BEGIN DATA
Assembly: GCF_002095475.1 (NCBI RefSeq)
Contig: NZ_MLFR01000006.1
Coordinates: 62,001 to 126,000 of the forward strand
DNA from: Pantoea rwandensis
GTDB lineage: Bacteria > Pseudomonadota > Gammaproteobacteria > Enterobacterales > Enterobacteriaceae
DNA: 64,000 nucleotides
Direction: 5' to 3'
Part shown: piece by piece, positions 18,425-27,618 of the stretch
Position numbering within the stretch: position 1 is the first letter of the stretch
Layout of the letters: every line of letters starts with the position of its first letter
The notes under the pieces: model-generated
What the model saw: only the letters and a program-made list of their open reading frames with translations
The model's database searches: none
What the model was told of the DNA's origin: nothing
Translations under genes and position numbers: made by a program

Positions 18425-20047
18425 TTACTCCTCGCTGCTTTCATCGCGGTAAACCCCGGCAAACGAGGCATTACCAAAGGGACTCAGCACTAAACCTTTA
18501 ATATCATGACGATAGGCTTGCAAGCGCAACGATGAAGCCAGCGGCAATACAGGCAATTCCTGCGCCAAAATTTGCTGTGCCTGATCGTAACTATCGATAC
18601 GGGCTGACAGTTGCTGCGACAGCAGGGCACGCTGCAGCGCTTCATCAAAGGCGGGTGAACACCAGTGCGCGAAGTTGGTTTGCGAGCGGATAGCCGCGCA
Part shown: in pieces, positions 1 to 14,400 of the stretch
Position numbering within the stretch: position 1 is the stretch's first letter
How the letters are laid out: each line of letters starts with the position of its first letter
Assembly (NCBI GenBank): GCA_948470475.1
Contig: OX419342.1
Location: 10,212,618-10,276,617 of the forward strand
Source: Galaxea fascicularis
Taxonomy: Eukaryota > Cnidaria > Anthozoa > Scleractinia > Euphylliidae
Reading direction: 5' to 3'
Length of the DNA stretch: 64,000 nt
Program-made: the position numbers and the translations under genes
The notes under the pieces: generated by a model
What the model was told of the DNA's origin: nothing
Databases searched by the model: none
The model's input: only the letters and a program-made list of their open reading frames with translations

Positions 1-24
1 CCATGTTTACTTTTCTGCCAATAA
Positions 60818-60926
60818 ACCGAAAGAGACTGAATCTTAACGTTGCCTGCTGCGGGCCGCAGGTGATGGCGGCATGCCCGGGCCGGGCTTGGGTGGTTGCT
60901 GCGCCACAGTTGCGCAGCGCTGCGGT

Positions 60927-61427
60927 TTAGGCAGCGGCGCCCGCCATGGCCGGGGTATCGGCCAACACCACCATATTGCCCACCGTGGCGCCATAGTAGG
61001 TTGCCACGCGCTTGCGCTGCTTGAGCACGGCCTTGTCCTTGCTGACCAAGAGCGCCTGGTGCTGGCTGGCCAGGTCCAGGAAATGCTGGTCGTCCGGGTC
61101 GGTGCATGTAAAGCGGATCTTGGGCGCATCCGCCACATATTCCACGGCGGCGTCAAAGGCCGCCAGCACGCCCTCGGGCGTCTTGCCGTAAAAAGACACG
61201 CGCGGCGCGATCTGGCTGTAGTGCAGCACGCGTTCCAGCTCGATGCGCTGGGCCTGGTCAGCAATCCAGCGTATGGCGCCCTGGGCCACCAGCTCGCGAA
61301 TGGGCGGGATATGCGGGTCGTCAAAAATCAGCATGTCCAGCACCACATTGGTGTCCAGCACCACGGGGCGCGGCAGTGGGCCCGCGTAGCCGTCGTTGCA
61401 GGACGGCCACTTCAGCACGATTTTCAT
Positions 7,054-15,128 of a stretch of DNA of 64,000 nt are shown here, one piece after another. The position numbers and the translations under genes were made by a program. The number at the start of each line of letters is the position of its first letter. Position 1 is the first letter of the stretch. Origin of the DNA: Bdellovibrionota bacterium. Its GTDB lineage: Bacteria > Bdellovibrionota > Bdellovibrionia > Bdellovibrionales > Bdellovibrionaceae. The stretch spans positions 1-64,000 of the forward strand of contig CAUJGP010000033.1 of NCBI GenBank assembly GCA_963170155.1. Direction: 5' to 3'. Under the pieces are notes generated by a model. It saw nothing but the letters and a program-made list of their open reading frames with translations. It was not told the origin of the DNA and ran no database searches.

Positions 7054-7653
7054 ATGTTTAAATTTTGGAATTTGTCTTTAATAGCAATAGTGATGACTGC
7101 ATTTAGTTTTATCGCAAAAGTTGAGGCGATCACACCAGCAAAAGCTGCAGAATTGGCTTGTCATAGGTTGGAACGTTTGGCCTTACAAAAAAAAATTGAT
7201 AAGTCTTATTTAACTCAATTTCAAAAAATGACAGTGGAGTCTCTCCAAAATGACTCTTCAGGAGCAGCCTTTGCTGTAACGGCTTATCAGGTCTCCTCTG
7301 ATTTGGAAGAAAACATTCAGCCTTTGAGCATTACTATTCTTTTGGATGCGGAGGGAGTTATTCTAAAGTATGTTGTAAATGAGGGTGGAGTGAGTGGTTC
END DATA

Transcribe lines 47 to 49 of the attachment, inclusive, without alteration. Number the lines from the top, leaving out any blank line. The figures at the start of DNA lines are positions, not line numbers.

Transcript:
Positions 7,054-15,128 of a stretch of DNA of 64,000 nt are shown here, one piece after another. The position numbers and the translations under genes were made by a program. The number at the start of each line of letters is the position of its first letter. Position 1 is the first letter of the stretch. Origin of the DNA: Bdellovibrionota bacterium. Its GTDB lineage: Bacteria > Bdellovibrionota > Bdellovibrionia > Bdellovibrionales > Bdellovibrionaceae. The stretch spans positions 1-64,000 of the forward strand of contig CAUJGP010000033.1 of NCBI GenBank assembly GCA_963170155.1. Direction: 5' to 3'. Under the pieces are notes generated by a model. It saw nothing but the letters and a program-made list of their open reading frames with translations. It was not told the origin of the DNA and ran no database searches.

Positions 7054-7653
7054 ATGTTTAAATTTTGGAATTTGTCTTTAATAGCAATAGTGATGACTGC